What is the benefit of combining technologies such as ERH with enhanced bioremediation and abiotic degradation? - (top)
Fundamentally, the TRS ERH process is simple and highly flexible. TRS can deliver varying amounts of energy into discrete subsurface unsaturated and saturated intervals, resulting in increased temperatures for rapid and aggressive contaminant source zone remediation and for gentle heating for enhanced biotic and abiotic in situ degradation. No other in situ thermal technology is nearly as adaptable.
The benefit of combining ERH with enhanced bioremediation is a total plume remedial solution at lower cost. Heat enhanced biotic and abiotic remediation of the downgradient dissolved phase contaminant plume can be accomplished at reduced cost compared to source area treatment and offers the benefit of reaching lower cleanup goals over time following source area treatment. Once the ERH remediation system is in place for source area remediation, heat enhanced biotic and abiotic remediation in the downgradient dissolved phase plume can be accomplished for an additional $10 to $20 per cubic yard.
Is ERH applicable for remediation of soil and groundwater? - (top)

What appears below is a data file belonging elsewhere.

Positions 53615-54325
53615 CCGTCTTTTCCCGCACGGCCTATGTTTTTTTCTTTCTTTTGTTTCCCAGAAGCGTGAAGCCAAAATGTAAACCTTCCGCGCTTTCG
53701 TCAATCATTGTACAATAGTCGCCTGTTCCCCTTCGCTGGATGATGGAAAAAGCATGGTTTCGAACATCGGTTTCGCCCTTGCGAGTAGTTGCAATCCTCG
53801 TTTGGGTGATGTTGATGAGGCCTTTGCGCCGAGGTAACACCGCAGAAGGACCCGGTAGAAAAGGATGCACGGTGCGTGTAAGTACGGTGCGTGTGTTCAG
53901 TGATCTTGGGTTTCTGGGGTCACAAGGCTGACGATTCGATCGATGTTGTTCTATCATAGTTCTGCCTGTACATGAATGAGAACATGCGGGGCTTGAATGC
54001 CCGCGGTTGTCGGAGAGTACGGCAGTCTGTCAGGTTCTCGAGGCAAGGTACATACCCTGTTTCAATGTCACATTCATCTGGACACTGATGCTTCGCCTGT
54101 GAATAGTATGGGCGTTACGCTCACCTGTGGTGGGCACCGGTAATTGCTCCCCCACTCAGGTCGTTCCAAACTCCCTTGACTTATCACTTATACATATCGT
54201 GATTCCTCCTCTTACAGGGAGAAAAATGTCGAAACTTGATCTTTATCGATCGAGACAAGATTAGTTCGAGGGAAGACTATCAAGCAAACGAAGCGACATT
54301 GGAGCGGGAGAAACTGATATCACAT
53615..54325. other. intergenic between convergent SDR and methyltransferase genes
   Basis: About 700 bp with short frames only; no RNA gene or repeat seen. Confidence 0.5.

ERH is equally effective for the remediation of soil and groundwater.
Does ERH cause soil settlement and can it cause building subsidence? - (top)
Settlement or subsidence has never been demonstrated on a TRS ERH project with the exception of some (expected) settlement in an unconsolidated municipal landfill. ERH does not dewater the site and therefore does not create void spaces in the subsurface that can cause settling or subsidence. All of our projects involving remediation underneath above ground structures require building surveys pre- and post-ERH to prove there is no impact to building structures from ERH remediation.
Is ERH unsafe and will it cause electrical shock? - (top)
ERH is a very safe in situ thermal remediation technology. In fact, our engineering and operations staff pioneered the safe application of ERH in public areas. TRS uses standard grounding techniques that have been used by the electrical utility industry for decades. We have applied ERH under operating industrial manufacturing facilities, operating retail shopping malls, and other public access areas including roads and public right-of-ways.
Does rebound occur following ERH remediation? - (top)
Overall contaminant rebound has not been observed at any of our sites. Although a few wells have shown increased concentrations (relatively to shutdown) in the years following ERH, the average groundwater concentrations have always continued to decrease with time. Continued reductive dechlorination has been observed at sites during the subsurface cool down period following source area cleanup using ERH.